What the DeAndre Hopkins Trade Means for Deshaun Watson & Texans WRs In Fantasy Football
Getty Images. Pictured: Deshaun Watson, Will Fuller
Fantasy football lost one of its most explosive quarterback-wide receiver duos when the Texans traded DeAndre Hopkins to the Cardinals within hours of the new league year opening.
The deal — which includes shipping David Johnson to the Texans — has fantasy implications for skill players on both teams, but let’s focus on how it shifts expectations in Houston.
Our trio of fantasy football experts — Sean Koerner, Matthew Freedman and Chris Raybon — analyze the outlooks (and their initial rankings) for Deshaun Watson, Will Fuller, Kenny Stills and more.
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What It Means for Deshaun Watson
When throwing to receivers other than Hopkins in his career, Watson becomes a less efficient, more turnover-prone version of himself:
- Hopkins: 263-of-385 (68.3%), 3,336 yards (8.69 YPA), 25 TD (6.5%), 8 INT (2.1%)
- All others: 1,609-of-2,409 (66.8%), 19,438 yards (8.07 YPA), 143 TD (5.9%), 58 INT (2.4%)
Because the attention Hopkins makes the entire offense better, these splits could potentially be understating the drop-off. For example, Watson’s splits with and without Fuller in the lineup are stark:
- With Fuller: 8.72 YPA, 2.21 passing TDs per game, 0.32 rushing TDs per game
- Without Fuller: 7.26 YPA, 1.31 passing TDs per game, 0.44 rushing TDs per game
Pre-trade, Watson was going as the QB3, but barring another major acquisition at receiver, a best-case scenario for Watson would be swapping spots with Kyler Murray (QB5).
Given the red flags from his with/without Fuller splits, though, Watson more realistically belongs in the low-end QB1 ranks.
Watson takes the biggest hit from this trade — in his three seasons, he’s never played a game without his stud WR (Hopkins).
I’m lowering Watson’s passing yards per game from 272.5 to 261.5 and his passing TD% from 5.1% to 4.9%. Again, these help shape my team-level projections before scaling every player’s targets/yards/TD projections to match.
There are other factors that go into team-level projections, such as my team ratings that help me forecast expected points per game, which will then fuel projections such as TDs.
Hopkins is worth about 1-1.5 points against the spread, which will also factor into each team’s updated projections.
Koerner’s Post-Trade Watson Projections: 4,001 pass yards; 25.6 pass TDs; 446 rush yds; 4.6 rush TDs; fantasy QB5
What It Means for Texans WRs
Fuller (groin) is currently recovering from an offseason surgery, and he’s yet to play an entire season in his four-year NFL career. But when healthy, Fuller has been a transcendentally explosive player with strong per-game production, especially with Watson.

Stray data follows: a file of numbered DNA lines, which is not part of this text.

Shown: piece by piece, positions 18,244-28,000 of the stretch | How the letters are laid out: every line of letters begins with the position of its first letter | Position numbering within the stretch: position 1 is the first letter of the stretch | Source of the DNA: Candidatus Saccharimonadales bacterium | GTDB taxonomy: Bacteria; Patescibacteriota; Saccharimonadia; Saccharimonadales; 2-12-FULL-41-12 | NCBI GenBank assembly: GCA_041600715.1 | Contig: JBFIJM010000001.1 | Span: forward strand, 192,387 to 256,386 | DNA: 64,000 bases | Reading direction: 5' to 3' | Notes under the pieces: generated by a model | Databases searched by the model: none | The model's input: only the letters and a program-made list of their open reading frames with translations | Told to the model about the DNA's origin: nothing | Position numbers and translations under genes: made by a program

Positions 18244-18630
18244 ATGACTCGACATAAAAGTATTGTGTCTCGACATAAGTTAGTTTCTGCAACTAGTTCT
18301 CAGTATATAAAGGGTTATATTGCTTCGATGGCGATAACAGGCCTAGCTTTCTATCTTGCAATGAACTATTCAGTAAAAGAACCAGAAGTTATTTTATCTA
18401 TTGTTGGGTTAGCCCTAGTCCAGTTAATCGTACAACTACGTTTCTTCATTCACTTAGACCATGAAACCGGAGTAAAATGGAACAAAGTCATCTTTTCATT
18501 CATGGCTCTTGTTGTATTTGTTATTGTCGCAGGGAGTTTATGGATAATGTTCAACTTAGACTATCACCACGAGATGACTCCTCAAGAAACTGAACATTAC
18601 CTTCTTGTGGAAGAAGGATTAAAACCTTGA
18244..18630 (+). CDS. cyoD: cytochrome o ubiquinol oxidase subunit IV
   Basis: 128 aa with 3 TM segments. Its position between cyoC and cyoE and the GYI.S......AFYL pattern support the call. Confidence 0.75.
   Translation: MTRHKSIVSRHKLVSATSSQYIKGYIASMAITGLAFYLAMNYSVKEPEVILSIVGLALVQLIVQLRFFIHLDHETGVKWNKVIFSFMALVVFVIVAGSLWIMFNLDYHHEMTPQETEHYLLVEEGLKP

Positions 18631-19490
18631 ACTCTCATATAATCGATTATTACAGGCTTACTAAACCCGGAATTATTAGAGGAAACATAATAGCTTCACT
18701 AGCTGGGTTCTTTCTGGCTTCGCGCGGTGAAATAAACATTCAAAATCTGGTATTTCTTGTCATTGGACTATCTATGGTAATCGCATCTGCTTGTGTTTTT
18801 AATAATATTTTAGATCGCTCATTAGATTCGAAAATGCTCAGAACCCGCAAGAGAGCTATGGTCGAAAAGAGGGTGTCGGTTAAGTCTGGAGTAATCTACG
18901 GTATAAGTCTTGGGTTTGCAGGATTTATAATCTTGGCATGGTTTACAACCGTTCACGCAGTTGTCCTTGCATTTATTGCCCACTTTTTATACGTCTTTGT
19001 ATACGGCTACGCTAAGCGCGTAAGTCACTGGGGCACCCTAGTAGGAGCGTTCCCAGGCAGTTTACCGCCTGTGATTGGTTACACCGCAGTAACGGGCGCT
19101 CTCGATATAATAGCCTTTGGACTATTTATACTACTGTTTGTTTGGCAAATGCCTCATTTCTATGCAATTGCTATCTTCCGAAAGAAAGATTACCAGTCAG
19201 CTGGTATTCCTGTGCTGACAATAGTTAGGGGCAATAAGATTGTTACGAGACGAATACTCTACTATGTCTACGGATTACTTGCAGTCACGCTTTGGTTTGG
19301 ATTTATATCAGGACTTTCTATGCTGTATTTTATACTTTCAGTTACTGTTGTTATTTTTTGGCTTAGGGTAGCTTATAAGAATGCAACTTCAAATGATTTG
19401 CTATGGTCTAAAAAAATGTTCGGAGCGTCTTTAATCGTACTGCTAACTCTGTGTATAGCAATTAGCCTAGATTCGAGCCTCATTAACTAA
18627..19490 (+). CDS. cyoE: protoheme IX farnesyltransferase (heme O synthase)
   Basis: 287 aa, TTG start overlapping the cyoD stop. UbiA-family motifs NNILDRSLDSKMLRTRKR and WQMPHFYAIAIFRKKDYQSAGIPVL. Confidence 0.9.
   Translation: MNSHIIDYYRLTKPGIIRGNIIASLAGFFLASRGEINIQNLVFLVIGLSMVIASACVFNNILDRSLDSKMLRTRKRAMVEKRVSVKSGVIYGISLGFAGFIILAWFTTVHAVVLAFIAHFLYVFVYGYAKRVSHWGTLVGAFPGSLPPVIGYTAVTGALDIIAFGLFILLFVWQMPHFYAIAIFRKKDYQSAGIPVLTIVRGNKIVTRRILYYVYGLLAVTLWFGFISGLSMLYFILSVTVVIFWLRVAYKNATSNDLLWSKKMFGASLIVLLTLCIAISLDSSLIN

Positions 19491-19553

Now that Hopkins is gone, Fuller will demand more defensive attention, but he will have top-12 positional upside when healthy.
And when Fuller is not healthy, Stills will be an intriguing option. Without Hopkins, Stills is an attractive big-play receiver who will likely go overlooked in drafts — especially in best-ball leagues — and if Fuller misses significant time this year, Stills will have the opportunity to put up WR1 production at a WR3 average draft position.
As dumbfounding as Bill O’Brien’s decision was to trade Hopkins, that move probably created fantasy value on the whole for the wide receiver trio of Hopkins, Fuller and Stills.
Here we go: Another year, another season that Will Fuller will enter with tantalizing upside and scary downside.
Talent-wise, Fuller is absolutely good enough to be a No. 1 WR — it helps that he became adept at playing inside and outside (he played 30.6% of his snaps from the slot). But we’ve never seen him without DeAndre Hopkins to draw away coverage. We just have to hope that Fuller cracks through the glass instead of being the glass that cracks — a risky proposition, no doubt, but one that could pay enormous dividends.
If not for his injury history, you could easily make the case for him as a top-10 fantasy WR, and it’s tough to settle on a ranking for him until all the dominos have fallen around the league, but I’d peg him in the WR15-20 range for now.
Meanwhile, Stills posted a 40/561/4 line in 13 games last season, but actually put up better per-game numbers as the No. 3 wideout (3.0/50.2/0.44 on 4.1 targets) in nine games than as the No. 2 in four games that Fuller missed (3.3/27.3/0.00 on 4.5 targets). That was a small sample, however, and Hopkins obviously frees up more targets than Fuller, so Stills should be able to post WR3 value with upside for more.
There are a ton of targets up for grabs for the Texans WRs and TEs. It’s likely they bring in another WR, but I’m making my initial projections as if they don’t.
Fuller’s ceiling is enormous, but he’s been unable to stay healthy. His games played in his four seasons have been: 14, 10, 7, 11. Therefore it’s going to be very tricky trying to forecast the Texans passing game with such a volatile WR1 now.
Stills and Keke Coutee are also going to see a big boost from Hopkin’s departure.
I think we’ll also see the Texans incorporate more 2-TE sets, which will boost Darren Fells’ and Jordan Akins’ outlooks.
Here are my post-trade projections for all of these pass catchers:
- Fuller: 55 receptions, 822 rec yards, 6.1 rec touchdowns (my WR39)
- Stills: 53 rec, 727 rec yds, 5.6 rec TDs (my WR50)
- Coutee: 47 rec, 505 rec yds, 2.8 rec TDs (my WR75)
- Fells: 41 rec, 405 rec yds, 4.5 rec TDs (my TE25)
- Akins: 38 rec, 431 rec yds, 2.8 rec TDs (my TE30)